Forever Flowering offers three basic sizes of light-dep greenhouses, but the ability for people to customize is practically endless, limited only by the legal restrictions states place on cannabis grows. That said, constant innovation and attention to customers’ needs is a priority for Valdman and his capable staff that only numbers a half-dozen or so. Things are going so smoothly, in fact, that Valdman has been able to shift focus to his other cannabis industry passion: FOCUS.
Valdman’s participation in FOCUS, the Foundation for Cannabis Unified Standards, resulted from a merger of two organizations with similar goals. After founding Greening Corporate Cannabis (GCC) in December 2014 with “the idea of bringing sustainability into the conversation,” Valdman brought some likeminded industry leaders into the fold and coordinated a few panels at industry events. Then he met Lezli Engelking, a former senior sales rep for Eli Lily and the founder of Bloom Phoenix, the first medical marijuana dispensary to open in Phoenix. Concerned the industry had no established standards with which to pursue a nationwide growth strategy, she founded FOCUS to begin the work of creating standards that will be accepted by ANSI (American National Standards Institute) and ultimately iSO (International Organization for Standardization).
“GCC merged with FOCUS to work on developing standards to reduce the industry’s carbon footprint,” said Valdman. “There are currently about eighty participants and six to eight of us that are in the upper branches of [the organization]. We are working at creating these standards, rolling out the initial pilot program at the beginning of the year and continuing to improve upon it over the following years.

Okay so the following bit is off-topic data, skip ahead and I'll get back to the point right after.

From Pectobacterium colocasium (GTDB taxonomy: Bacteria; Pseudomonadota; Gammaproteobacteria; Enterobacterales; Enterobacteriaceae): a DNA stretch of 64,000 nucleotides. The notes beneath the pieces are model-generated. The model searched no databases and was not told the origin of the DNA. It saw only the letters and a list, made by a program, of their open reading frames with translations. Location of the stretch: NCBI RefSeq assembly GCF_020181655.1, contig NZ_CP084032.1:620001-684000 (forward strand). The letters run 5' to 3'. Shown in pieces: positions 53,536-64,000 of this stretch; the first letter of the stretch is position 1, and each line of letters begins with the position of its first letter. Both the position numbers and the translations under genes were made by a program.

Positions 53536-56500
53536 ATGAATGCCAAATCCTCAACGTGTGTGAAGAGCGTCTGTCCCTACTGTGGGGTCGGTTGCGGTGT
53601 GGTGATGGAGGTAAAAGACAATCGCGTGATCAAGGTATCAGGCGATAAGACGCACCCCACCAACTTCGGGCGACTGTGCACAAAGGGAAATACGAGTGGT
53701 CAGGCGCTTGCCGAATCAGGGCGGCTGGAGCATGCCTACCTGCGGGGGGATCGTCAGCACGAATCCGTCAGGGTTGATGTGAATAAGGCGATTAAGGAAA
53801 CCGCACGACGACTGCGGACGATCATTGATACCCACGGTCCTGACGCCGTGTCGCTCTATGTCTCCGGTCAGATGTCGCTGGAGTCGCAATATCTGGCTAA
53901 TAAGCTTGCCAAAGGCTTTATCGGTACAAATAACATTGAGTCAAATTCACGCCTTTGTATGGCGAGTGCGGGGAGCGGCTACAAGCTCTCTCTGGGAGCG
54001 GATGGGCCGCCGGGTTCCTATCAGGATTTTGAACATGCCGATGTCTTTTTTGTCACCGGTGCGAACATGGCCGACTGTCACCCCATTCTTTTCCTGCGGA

“I love being part of where FOCUS is going,” he added. “Part of my goal is to make the standards we’re putting together accepted globally, because if no one accepts your standards it really doesn’t matter.”
The desire to put his talents toward developing industry standards that have a global impact is consistent with Valdman’s proclivity to take the road less traveled, but it is also in harmony with his passionate belief that the strength of the cannabis community is its unique capacity for cooperation on a historic scale.
“Co-branding and collaboration is one of the industry’s natural safeguards,” he said. “We all have our networks of people that we work with, and by working together we can construct larger networks and social tribes that will be able to stand up to the large corporations that are basically empty because they are just based on the bottom line.”